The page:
He'd grown up just like me.
--Harry Chapin, "Cats in the Cradle"
The breadth of high-technology companies that either missed fourth-quarter earnings, or have already pre-announced disappointing first-quarter results is quite alarming, and seemingly unprecedented.
Every sector--from Internet to enterprise software to semiconductors and networking and telecom equipment--has been hit. And perhaps even more troubling, the disappointments have not been limited to second-tier players. Market leaders like Intel, Cisco Systems and even optical giant JDS Uniphase, have all encountered softness in demand.
What could lead to such a dramatic and pervasive shift in demand? Certainly, the loss of enthusiasm in all things Internet has played a role. Many of the dollars pouring into technology purchases were coming either directly from Internet-related start-ups or from programs at large corporations aimed at Internet initiatives. However, this alone does not appear to be a plausible explanation for all that has occurred, especially when you consider that some of the companies that have warned are not Internet related at all.
Perhaps the bad news is driven by what has historically been good news. Over the past ten years, many a technology bull has pointed out the rising proportion of large company expenditures that are dedicated to technology. If you believe that we really are shifting to an information economy, then technology becomes the infrastructure on which companies are built. In other words, today's server or router is yesterday's machine tool or stamping press.
The data seems to bear this out.
According to Morgan Stanley, technology spending as a percentage of business equipment spending has risen from 15 percent in 1960 to 25 percent in 1980. This past year, this figure shot past the 50 percent barrier to 53 percent. According to a report from Gartner, technology spending as a percent of all capital expenditures has risen from 5 percent in 1975 to an estimated 30 percent in the year 2000. Gartner goes on to predict that this figure will hit an astonishing 70 percent in the year 2010.
Ordinarily, this data would be perceived as an extremely solid argument for why technology stocks should continue to rise. What may be missed, however, is that now that technology spending is such a large part of a company's overall budget, changes in the business cycle are likely to affect overall demand for information technology products.
Like it or not, our high-flying industry might now be considered "cyclical." We grew so large that we are now highly impacted by shifts in the economy.
Empirical data can be found in today's business headlines. Last week, Citigroup announced that it would seek to remove between one and two billion in expenditures in the current fiscal year. According to The Wall Street Journal, areas likely to be cut include "holding off planned investments in such areas as technology, advertising and personnel." The article went on to note that recent Internet ventures were also likely targets for cutbacks. More support for this theory can be found in recent announcements from market leaders such as Oracle and Intel.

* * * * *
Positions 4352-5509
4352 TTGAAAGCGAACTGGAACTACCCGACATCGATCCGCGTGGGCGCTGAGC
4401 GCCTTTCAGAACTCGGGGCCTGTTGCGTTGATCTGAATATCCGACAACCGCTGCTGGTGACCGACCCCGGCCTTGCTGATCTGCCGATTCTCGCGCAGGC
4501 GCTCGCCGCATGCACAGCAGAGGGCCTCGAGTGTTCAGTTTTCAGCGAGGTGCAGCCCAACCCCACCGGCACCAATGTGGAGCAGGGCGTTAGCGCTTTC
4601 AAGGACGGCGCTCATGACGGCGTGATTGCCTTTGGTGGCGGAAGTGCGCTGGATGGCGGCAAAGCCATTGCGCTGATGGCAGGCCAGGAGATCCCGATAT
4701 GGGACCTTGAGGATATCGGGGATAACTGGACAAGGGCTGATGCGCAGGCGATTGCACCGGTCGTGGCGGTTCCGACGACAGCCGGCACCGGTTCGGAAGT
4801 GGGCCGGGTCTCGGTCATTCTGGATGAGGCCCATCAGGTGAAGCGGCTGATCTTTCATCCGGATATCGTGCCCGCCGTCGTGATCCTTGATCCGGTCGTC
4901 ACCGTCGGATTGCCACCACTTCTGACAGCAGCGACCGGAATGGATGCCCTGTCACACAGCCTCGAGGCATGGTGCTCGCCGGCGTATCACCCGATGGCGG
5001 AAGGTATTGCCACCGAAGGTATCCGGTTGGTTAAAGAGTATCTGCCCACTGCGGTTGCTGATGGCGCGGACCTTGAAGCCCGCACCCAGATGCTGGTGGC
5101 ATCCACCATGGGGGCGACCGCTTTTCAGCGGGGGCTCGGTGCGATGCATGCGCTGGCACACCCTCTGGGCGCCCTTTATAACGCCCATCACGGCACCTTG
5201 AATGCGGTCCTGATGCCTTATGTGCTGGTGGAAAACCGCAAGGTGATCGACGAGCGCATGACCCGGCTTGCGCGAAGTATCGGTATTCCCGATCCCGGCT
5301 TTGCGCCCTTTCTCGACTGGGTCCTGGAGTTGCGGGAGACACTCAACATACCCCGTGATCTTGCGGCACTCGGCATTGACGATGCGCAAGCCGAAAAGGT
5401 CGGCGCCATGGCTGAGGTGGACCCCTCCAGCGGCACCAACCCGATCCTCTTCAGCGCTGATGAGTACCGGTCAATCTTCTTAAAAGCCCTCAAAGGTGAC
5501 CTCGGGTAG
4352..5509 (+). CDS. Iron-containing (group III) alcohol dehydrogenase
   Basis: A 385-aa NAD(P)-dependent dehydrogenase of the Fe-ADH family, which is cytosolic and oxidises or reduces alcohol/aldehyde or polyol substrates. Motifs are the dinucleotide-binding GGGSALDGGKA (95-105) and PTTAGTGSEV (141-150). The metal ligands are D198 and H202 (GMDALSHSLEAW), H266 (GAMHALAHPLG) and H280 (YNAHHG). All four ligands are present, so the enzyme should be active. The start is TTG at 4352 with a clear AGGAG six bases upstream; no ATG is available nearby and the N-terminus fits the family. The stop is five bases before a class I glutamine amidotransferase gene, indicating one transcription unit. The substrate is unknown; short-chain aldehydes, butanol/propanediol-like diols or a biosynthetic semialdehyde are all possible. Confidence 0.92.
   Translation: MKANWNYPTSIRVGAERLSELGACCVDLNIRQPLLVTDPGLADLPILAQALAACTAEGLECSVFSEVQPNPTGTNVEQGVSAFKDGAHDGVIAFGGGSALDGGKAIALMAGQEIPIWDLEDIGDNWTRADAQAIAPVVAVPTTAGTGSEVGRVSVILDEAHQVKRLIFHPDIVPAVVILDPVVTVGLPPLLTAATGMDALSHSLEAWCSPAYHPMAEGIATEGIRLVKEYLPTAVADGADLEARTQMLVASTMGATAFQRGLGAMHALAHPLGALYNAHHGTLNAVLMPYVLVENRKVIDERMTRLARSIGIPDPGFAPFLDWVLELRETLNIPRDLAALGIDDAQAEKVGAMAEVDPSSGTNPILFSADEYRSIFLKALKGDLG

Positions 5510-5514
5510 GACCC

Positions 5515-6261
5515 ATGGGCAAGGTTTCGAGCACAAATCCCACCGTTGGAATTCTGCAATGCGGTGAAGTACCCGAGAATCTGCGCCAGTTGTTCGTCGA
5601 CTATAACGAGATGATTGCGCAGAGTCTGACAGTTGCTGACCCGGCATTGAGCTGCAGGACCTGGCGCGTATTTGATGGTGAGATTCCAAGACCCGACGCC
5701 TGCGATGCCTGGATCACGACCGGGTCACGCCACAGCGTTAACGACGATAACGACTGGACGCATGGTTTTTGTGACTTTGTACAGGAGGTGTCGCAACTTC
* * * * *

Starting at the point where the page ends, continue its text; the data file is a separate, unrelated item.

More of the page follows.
In late February, Oracle announced that it would miss analysts' estimates for its most recent quarter because, "We have a lot of nervous senior executives looking at this economy and being very cautious." The company even implied that deals were receiving sign-off at the VP level, but were then being vetoed by the CFO and CEO who were troubled by the uncertain economy. Intel sounded similar alarms last week, noting, "We are now seeing weakness in the computer industry and the communications industry in all markets."
Too much pessimism about the future of technology companies is unfair and likely inaccurate. The fact remains that a systematic increase in technology's share of the corporate budget is still ongoing. Marginal competitive advantage is driven by the successful implementation of leading information technology systems that allow companies to more accurately serve their customer needs with the most efficient manufacturing processes possible. Companies that fail to lead when it comes to IT systems also fail to lead in the marketplace.
You could even argue that companies are caught in a technology "arms race." Companies are constantly playing catch-up to their competitors when it comes to IT systems. Ironically, the alternative--to fall behind with regards to cutting-edge systems--is more painful than the arms race. Non-evolutionary businesses, like non-evolved species, become extinct. Similar to the notion professed by the Red Queen in ?Alice in Wonderland?, you have to run faster and faster just to stay in place.
As a result of this global corporate dependency for technology products, you should expect to see above-average, long-term growth in technology for many years to come. We are fast becoming a knowledge worker society, and these are indeed the tools of that trade. That said, the industry is now so large that it is no longer immune to standard business contractions associated with recessionary economies. Perhaps economists will soon start peddling their wares in Silicon Valley.
J. William Gurley 2001. All rights reserved. Above the Crowd is a monthly publication focusing on the evolution and economics of high-technology business and strategy. This column can also be found on CNET online and in Fortune magazine. The information contained herein has been obtained from sources believed to be reliable but is not necessarily complete, and its accuracy cannot be guaranteed. Any opinions expressed herein are subject to change without notice. The author is a general partner of Benchmark Capital, a venture capital firm in Menlo Park, Calif. Benchmark Capital and its affiliated companies and/or individuals may, from time to time, have positions in the securities discussed herein. ABOVE THE CROWD is a service mark of J. William Gurley.